Tag Archives: endurance athletes

Is Strength Training Good for Endurance Athletes?

4 Feb

Most experts recognize — and relevant literature supports — that endurance athletes benefit from both heavy resistance and endurance training.  Maximal strength and power training have recently gained attention as a potential strategy for increasing endurance performance.

A recent review of the literature concluded that concurrent training (the simultaneous training of resistance and endurance exercise) has a positive effect on endurance performance.

One determinant of sport performance is the ability to appropriately and effectively exert force against the ground (e.g., running, jumping) or an apparatus (e.g., cycling).  When all other factors are equal, the athlete with a greater ability to exert force will perform the best, as they will cover more distance per muscle action.  Therefore, even endurance athletes benefit from increases in force production.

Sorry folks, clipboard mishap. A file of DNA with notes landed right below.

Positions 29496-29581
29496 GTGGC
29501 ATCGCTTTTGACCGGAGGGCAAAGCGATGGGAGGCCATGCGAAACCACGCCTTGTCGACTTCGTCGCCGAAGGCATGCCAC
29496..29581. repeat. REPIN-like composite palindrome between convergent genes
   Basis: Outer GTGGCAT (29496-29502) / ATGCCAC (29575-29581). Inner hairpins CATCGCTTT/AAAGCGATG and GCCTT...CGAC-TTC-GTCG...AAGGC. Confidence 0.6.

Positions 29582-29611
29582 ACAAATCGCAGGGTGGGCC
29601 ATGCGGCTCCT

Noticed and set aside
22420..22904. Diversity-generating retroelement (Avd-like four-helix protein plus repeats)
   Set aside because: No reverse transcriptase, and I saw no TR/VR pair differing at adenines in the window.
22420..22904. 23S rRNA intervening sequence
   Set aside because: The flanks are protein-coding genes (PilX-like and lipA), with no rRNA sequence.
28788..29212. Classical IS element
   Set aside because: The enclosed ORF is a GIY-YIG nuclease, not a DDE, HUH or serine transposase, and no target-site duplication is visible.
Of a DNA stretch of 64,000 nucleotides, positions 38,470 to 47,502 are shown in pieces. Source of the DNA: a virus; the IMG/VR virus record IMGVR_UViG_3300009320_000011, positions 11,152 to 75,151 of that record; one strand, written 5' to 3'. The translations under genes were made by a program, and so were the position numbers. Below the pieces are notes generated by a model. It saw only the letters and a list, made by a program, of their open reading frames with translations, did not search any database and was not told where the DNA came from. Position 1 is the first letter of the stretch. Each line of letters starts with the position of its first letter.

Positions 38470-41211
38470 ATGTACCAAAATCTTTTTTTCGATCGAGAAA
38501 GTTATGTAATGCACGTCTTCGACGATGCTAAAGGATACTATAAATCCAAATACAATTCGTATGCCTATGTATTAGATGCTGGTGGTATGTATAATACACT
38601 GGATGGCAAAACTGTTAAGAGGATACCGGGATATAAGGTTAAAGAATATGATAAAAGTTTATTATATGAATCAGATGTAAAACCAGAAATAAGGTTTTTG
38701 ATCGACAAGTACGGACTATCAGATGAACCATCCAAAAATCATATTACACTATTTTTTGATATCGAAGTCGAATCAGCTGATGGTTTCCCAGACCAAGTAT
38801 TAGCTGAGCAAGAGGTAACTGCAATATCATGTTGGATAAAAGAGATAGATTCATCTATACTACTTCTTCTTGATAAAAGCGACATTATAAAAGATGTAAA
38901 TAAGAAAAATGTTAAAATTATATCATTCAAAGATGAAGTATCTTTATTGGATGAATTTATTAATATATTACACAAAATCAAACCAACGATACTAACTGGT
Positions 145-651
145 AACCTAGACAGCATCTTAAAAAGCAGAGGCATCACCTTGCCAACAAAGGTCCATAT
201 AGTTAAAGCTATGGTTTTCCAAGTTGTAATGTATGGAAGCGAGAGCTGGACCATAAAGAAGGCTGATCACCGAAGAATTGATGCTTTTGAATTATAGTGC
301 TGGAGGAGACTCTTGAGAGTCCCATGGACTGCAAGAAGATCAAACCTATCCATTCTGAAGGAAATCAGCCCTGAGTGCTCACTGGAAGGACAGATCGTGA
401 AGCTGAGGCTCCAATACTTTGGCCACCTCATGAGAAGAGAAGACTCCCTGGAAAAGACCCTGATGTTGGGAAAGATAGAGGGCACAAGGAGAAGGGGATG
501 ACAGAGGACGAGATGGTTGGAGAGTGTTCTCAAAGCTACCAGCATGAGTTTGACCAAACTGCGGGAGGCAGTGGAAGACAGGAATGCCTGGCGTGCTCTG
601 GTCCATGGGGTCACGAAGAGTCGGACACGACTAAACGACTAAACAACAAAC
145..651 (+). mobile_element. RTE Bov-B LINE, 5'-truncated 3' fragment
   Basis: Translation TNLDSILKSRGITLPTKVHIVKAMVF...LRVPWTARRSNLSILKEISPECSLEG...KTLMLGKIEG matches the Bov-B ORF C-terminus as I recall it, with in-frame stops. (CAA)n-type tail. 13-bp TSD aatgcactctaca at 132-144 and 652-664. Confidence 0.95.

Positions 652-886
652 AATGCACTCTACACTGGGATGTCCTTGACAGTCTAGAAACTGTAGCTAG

According to an article from the Strength and Conditioning Journal, strength training improves motor recruitment patterns, which lowers energy expenditure at any specific submaximal intensity because fewer motor units (and therefore muscles) are activated. Any adaptation that allows an athlete to use less energy at a given speed will decrease the oxygen requirement and should therefore increase athletic performance. Moreover, less muscular contraction leads to less blood flow restriction, which allows greater delivery of fuels and removal of waste products. High-intensity power training (such as plyometrics) offers extra benefits, as it enhances efficiency of elastic energy by increasing musculotendinous stiffness (a measure of how readily tissue reforms after being stretched, compressed, or twisted). This shifts energy production from active (muscular contraction) to passive (elastic rebound) sources.  (Martuscello, Jason MS, CSCS, HFS; Theilen, Nicholas MS)